Across the Okanagan last week, apple growers issued a call for pickers.
After a dry, hot summer, apples were ready to be plucked from the trees ahead of schedule.
“Everything is early in the Okanagan this year, by almost two weeks,” said farmer Ken Rieger, from his booth at Kelowna’s farmers’ market. “I have been farming for 45 years, and this is the first time I have ever picked Macintosh in August.”
While getting the crop ahead of schedule may sound like a good thing, Rieger said it can create a quality problem.
“Apples need cool nights so they can get the good colour,” he said.
“And if you are picking in August, you don’t really get the good, cool nights.”
Without the burst of colour that comes from the end of the season, the financial yield of the crop is also lower.
“An Extra Fancy, for example, needs a certain intensity of colour, and if they don’t get it, they get put down to a lower [price] tier,” he said.
Rieger said some farmers are struggling with conditions this year, but for the most part the apple business is on solid ground.
So much so, that he’s been told there are grape growers pulling out their crops in favour of planting apple trees.
That, he said, is reflective of the fact that farmers have to be adaptive.
Whether it’s changing streams of fruit growing, replanting new varieties of apples as they’re released or finding a niche market, innovation is key.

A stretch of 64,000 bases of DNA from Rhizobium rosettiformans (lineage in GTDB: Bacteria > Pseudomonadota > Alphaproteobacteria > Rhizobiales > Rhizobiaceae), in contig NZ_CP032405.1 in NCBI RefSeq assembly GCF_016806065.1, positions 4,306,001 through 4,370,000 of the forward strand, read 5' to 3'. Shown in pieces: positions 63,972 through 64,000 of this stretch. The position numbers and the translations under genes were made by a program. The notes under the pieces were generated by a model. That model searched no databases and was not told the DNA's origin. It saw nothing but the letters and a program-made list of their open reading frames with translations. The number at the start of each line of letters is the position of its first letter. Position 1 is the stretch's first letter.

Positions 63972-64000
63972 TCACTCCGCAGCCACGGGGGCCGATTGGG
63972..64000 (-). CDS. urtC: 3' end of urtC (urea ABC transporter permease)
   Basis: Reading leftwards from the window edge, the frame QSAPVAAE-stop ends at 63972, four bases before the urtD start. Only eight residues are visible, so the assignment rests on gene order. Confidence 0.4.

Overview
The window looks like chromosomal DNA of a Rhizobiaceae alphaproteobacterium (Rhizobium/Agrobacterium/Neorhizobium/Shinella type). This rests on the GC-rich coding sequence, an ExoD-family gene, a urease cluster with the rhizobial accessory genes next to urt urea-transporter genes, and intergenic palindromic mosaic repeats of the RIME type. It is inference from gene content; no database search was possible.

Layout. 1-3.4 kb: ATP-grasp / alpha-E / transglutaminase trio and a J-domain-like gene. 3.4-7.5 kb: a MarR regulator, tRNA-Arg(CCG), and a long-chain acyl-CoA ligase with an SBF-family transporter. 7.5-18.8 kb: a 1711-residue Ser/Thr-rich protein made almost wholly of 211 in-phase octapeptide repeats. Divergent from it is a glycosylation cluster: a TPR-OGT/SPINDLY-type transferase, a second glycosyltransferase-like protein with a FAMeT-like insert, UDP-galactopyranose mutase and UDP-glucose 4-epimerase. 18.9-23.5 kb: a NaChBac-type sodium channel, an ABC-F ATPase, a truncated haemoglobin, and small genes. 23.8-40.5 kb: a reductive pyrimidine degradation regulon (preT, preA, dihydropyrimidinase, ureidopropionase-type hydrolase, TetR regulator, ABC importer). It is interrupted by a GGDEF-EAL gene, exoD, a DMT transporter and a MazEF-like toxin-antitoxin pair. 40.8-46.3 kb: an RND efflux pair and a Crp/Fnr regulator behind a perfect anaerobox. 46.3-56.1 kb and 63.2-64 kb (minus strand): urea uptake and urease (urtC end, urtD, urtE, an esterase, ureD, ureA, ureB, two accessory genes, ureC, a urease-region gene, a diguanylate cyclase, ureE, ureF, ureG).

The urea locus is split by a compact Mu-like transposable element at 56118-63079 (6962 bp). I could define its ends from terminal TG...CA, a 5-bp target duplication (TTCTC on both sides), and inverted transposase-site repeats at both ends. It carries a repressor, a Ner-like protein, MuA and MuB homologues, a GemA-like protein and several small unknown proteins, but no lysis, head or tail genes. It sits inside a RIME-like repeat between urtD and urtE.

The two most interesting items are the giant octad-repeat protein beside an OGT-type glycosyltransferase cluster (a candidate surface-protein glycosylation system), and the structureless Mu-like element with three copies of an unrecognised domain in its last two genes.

Rieger found his place in the farming world when he decided to go organic eight years ago.
“Until then I was conventional. But I saw what it was doing to the animals and the grass…and I thought, this is not natural,” he said.
“Having thought that, I then thought, what is it doing to me, the farmer, when I’m in the middle of it all?”
When he went organic, he never looked back—despite the fact it hasn’t always been easy.
BC Tree Fruits used to have a stream for organic apples, but they ended their organic program four years ago and that meant Rieger had to find a different way to get his fruits to market.
“They organic farmer is a fickle farmer, and not a large farmer and the packinghouse didn’t feel having organic fruit dictated the cost of shipping and packing,” he said.
So, he found a smaller packinghouse in Rutland, and the farmers market.
At the market, on a good Saturday, he can sell hundreds of pounds, as can the other handful of organic apple growers regularly there.
“Most people who shop at the farmers market are concerned about what they eat,” he said, noting that creates a faithful following.
And, he added, the organic sector is growing by 10 per cent a year.
“It’s becoming a bigger factor in the marketplace. It’s just a matter of people becoming more aware,” he said. “And I just hate spraying.”